Take $50,000; or
 Take a magical $1 coin. The coin will turn into two coins on the first day. The two coins will turn into four coins on the second day. The four coins will double to 8 coins on the third day. The genie explains the doubling will continue for 28 days.
Ask students to close their books or devices. Display the scenario above for all to see, or explain it verbally. Ask students, “What do you notice? What do you wonder?” It is natural to wonder which is the better option. Poll the class and record the results. If possible, show the first few screens from the applet at ggbm.at/hvJbDbjg to help students see how the coins double each day, keeping the “Count” hidden. Use the Play and Pause buttons in the lower left corner of the screen. If it cannot be projected for all to see, ask students to describe what the first four days of the second offer would look like. Draw their descriptions for all to see.
Distribute scientific calculators to students or be ready to display desmos.com/scientific. Follow with 5 minutes of quiet work time for students to complete the first two questions and then pause for discussion. Draw students' attention to the third question. Ask them, “How would you use the calculator to figure this out?” After a minute of quiet think time, solicit responses. Tell students how to calculate with exponents on the calculator and make the point that exponent notation is much more convenient for calculation and communication than writing out all the repeated factors. Give students 5 minutes to complete the last two questions, followed by wholeclass discussion.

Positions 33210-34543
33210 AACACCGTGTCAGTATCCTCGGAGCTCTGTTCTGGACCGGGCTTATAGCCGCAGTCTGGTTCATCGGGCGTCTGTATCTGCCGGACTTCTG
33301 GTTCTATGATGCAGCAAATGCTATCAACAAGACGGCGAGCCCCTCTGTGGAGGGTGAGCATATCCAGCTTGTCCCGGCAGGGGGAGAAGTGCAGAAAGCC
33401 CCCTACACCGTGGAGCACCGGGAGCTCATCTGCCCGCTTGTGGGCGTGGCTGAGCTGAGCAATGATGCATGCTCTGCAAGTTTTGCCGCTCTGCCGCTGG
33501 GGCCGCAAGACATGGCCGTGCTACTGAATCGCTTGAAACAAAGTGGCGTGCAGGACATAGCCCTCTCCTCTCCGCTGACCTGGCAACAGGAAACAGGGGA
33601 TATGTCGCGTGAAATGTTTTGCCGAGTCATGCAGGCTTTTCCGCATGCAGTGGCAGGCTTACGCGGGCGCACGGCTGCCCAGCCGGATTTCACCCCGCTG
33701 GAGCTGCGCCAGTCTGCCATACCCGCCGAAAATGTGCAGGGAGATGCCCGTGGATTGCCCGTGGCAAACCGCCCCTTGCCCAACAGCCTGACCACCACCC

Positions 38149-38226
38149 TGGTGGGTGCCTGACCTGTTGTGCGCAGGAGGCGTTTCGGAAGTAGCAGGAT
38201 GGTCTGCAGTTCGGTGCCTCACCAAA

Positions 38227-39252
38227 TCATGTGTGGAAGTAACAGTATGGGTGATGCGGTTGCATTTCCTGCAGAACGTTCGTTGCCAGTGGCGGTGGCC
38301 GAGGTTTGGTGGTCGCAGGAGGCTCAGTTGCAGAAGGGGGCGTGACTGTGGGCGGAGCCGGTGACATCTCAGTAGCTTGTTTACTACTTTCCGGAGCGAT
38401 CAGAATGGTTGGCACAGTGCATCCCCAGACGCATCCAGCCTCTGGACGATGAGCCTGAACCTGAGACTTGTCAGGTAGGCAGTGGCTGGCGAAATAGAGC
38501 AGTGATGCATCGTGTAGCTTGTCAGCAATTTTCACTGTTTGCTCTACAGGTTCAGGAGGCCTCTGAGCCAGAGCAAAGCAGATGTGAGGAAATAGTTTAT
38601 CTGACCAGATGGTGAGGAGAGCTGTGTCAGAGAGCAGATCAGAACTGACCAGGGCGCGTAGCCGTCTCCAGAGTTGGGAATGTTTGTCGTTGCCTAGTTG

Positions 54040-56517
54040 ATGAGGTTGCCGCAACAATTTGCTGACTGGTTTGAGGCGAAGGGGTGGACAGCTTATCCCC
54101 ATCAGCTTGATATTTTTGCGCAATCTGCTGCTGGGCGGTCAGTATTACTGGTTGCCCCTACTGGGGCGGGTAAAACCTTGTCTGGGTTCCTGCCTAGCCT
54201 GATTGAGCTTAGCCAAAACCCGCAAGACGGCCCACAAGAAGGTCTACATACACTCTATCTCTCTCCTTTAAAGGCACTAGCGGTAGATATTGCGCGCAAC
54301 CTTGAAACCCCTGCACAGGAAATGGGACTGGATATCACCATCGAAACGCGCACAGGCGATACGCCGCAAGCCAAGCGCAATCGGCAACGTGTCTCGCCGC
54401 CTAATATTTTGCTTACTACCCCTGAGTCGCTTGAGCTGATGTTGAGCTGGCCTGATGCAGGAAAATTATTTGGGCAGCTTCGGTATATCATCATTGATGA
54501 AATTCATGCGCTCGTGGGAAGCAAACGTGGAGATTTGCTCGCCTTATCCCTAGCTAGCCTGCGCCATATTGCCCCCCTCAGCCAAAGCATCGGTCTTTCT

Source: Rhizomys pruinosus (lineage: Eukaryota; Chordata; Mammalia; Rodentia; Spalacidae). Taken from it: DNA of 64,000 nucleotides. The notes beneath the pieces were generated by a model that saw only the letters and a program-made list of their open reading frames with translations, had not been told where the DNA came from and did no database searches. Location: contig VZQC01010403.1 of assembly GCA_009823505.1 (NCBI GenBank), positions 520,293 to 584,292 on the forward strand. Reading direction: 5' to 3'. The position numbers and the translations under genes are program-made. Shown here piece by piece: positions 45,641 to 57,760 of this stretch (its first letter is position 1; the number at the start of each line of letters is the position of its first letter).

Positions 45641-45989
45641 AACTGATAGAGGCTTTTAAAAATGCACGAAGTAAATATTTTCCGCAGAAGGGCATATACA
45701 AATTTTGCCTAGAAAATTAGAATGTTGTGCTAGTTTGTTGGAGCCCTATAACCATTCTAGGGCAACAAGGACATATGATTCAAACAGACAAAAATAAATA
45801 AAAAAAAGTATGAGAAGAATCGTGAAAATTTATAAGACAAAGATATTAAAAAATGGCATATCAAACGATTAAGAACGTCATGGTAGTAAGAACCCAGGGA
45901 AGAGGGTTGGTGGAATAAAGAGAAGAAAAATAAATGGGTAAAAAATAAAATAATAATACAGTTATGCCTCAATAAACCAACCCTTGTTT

Supports accessibility for: Language; Conceptual processing
Student Facing
You find a brass bottle that looks really old. When you rub some dirt off of the bottle, a genie appears! The genie offers you a reward. You must choose one:
 $50,000; or
 A magical $1 coin. The coin will turn into two coins on the first day. The two coins will turn into four coins on the second day. The four coins will double to 8 coins on the third day. The genie explains the doubling will continue for 28 days.
 The number of coins on the third day will be \(2 \boldcdot 2 \boldcdot 2\). Write an equivalent expression using exponents.
 What do \(2^5\) and \(2^6\) represent in this situation? Evaluate \(2^5\) and \(2^6\) without a calculator.